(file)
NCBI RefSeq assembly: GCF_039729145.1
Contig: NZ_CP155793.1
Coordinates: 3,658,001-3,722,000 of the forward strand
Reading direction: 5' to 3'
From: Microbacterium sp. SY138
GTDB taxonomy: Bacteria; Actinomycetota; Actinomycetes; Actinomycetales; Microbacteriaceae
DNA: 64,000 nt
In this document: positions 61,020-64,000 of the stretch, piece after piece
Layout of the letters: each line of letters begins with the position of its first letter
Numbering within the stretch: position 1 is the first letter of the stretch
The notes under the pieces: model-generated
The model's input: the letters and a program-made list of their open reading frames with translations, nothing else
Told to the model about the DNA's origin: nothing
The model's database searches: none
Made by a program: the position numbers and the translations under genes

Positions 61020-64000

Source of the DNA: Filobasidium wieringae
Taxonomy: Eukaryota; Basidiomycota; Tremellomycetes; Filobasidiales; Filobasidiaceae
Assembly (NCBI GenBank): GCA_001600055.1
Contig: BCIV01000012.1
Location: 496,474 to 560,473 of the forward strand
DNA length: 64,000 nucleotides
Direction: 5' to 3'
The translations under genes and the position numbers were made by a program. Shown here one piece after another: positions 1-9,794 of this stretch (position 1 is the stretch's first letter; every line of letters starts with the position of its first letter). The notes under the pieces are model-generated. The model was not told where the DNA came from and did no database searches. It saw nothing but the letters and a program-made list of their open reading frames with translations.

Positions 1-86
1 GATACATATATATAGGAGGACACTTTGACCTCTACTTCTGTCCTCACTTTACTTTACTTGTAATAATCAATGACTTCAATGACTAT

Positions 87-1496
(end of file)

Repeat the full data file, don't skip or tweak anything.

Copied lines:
NCBI RefSeq assembly: GCF_039729145.1
Contig: NZ_CP155793.1
Coordinates: 3,658,001-3,722,000 of the forward strand
Reading direction: 5' to 3'
From: Microbacterium sp. SY138
GTDB taxonomy: Bacteria; Actinomycetota; Actinomycetes; Actinomycetales; Microbacteriaceae
DNA: 64,000 nt
In this document: positions 61,020-64,000 of the stretch, piece after piece
Layout of the letters: each line of letters begins with the position of its first letter
Numbering within the stretch: position 1 is the first letter of the stretch
The notes under the pieces: model-generated
The model's input: the letters and a program-made list of their open reading frames with translations, nothing else
Told to the model about the DNA's origin: nothing
The model's database searches: none
Made by a program: the position numbers and the translations under genes

Positions 61020-64000

Source of the DNA: Filobasidium wieringae
Taxonomy: Eukaryota; Basidiomycota; Tremellomycetes; Filobasidiales; Filobasidiaceae
Assembly (NCBI GenBank): GCA_001600055.1
Contig: BCIV01000012.1
Location: 496,474 to 560,473 of the forward strand
DNA length: 64,000 nucleotides
Direction: 5' to 3'
The translations under genes and the position numbers were made by a program. Shown here one piece after another: positions 1-9,794 of this stretch (position 1 is the stretch's first letter; every line of letters starts with the position of its first letter). The notes under the pieces are model-generated. The model was not told where the DNA came from and did no database searches. It saw nothing but the letters and a program-made list of their open reading frames with translations.

Positions 1-86
1 GATACATATATATAGGAGGACACTTTGACCTCTACTTCTGTCCTCACTTTACTTTACTTGTAATAATCAATGACTTCAATGACTAT

Positions 87-1496